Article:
Ranchers, ﬁre crews prepare for the drought
ASPEN – As the weather starts to warm up, ranchers, firefighters and water managers are plotting strategy for dealing with the drought that continues to grip Aspen and the rest of Colorado.
Longtime Carbondale rancher Tom Turnbull takes some comfort from the fact that the snowpack is beefier now than last spring.
“It looks a lot better than last year despite all the doom and gloom,” he said.
Nevertheless, the snowpack isn’t great. The Independence Snotel site, an automated measuring device, shows the snowpack at just 70 percent of average east of Aspen but 130 percent of the level one year ago, according to the Natural Resources Conservation Service, a federal agency.
In the Fryingpan River Valley east of Basalt, the snowpack at the Ivanhoe site is 98 percent of average and 133 percent of last year’s level. However, the snowpack is bleak at lower elevations of the valley. At the Kiln site, the snowpack is just 69 percent of average and at Nast Lake it’s only 39 percent.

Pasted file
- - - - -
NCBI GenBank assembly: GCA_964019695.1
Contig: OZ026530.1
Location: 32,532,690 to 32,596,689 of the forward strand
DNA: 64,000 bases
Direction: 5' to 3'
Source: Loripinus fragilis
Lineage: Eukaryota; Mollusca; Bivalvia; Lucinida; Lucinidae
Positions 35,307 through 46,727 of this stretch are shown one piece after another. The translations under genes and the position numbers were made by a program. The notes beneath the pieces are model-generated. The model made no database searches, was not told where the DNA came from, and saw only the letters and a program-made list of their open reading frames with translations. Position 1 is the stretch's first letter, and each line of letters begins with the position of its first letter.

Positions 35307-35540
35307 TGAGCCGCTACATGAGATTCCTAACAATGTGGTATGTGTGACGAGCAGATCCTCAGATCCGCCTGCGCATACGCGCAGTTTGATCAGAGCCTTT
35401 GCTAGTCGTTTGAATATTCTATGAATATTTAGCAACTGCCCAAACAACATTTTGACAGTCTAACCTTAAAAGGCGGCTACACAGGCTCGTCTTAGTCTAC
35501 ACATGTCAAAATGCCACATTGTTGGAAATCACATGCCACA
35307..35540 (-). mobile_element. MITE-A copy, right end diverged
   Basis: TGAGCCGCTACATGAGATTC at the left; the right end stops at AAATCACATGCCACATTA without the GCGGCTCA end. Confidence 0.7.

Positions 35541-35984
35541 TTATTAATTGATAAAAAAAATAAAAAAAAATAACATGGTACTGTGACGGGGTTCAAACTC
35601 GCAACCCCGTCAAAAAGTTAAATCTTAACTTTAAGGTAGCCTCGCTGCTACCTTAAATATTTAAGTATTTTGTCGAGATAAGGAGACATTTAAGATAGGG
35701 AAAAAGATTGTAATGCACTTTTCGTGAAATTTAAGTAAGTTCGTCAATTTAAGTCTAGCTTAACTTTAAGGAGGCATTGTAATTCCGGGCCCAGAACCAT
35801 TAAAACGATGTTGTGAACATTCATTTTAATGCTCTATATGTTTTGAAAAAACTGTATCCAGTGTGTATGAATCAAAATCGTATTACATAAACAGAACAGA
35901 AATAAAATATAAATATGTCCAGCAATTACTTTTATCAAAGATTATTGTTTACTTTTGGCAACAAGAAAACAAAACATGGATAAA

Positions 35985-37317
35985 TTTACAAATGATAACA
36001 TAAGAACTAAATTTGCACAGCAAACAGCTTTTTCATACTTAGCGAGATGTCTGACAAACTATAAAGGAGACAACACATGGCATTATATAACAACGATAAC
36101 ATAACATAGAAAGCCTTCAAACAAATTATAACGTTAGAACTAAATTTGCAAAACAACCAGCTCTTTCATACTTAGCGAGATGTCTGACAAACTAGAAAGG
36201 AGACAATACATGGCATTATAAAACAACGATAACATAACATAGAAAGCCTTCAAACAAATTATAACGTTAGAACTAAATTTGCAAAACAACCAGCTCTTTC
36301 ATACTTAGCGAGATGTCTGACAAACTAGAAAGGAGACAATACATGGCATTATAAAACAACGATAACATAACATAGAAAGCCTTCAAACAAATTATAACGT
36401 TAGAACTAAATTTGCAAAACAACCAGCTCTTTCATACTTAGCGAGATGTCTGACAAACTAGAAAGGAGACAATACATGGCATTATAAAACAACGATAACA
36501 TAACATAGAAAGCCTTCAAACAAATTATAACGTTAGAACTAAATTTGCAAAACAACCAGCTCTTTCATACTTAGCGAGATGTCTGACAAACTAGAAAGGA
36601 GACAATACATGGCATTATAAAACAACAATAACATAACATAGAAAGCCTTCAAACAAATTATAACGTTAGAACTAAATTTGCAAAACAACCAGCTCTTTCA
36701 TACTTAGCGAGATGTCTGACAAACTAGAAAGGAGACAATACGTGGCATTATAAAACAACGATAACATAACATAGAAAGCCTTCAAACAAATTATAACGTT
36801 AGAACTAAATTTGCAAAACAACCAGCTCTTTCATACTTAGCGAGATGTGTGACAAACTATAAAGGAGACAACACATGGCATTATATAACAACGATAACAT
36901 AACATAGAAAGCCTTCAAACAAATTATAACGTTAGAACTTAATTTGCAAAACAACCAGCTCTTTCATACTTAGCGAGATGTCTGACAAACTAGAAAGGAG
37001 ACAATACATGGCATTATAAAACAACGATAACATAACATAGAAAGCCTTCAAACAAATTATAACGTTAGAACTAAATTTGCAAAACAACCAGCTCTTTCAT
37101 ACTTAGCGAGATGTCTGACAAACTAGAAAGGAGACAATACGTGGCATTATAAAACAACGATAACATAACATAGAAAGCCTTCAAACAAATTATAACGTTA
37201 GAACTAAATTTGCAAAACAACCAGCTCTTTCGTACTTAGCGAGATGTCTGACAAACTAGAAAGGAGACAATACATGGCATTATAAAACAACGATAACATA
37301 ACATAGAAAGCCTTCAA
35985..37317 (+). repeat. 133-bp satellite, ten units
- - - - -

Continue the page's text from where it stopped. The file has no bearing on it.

In the Crystal River Valley south of Carbondale, the snowpack at Schofield Pass is just 75 percent of average but 119 percent of last year. It’s even more pronounced at McClure Pass, with the snowpack at 74 percent of average but 179 percent of last year, the agency reported.
Turnbull and other Roaring Fork Valley ranchers need the snow to melt slowly rather than all at once. Last year, March warmed up like a blast furnace, and no spring moisture fell.
“It started to run before anybody could use it,” Turnbull said of the snowmelt. “We have good rights, but it was hard to find water.”
More gradual warming allows water from melting snow to soak into the ground first and then replenish the rivers and streams.
It also will be critical for hayfields to receive rain at the end of April and beginning of May. Ranchers in the Roaring Fork Valley generally reported getting only two-thirds of their normal hay yield last summer because conditions were so dry. Turnbull said his son, Matt, who runs the cattle operation, will use all the hay they have stored before the cows go to high-country grazing allotments in the White River National Forest.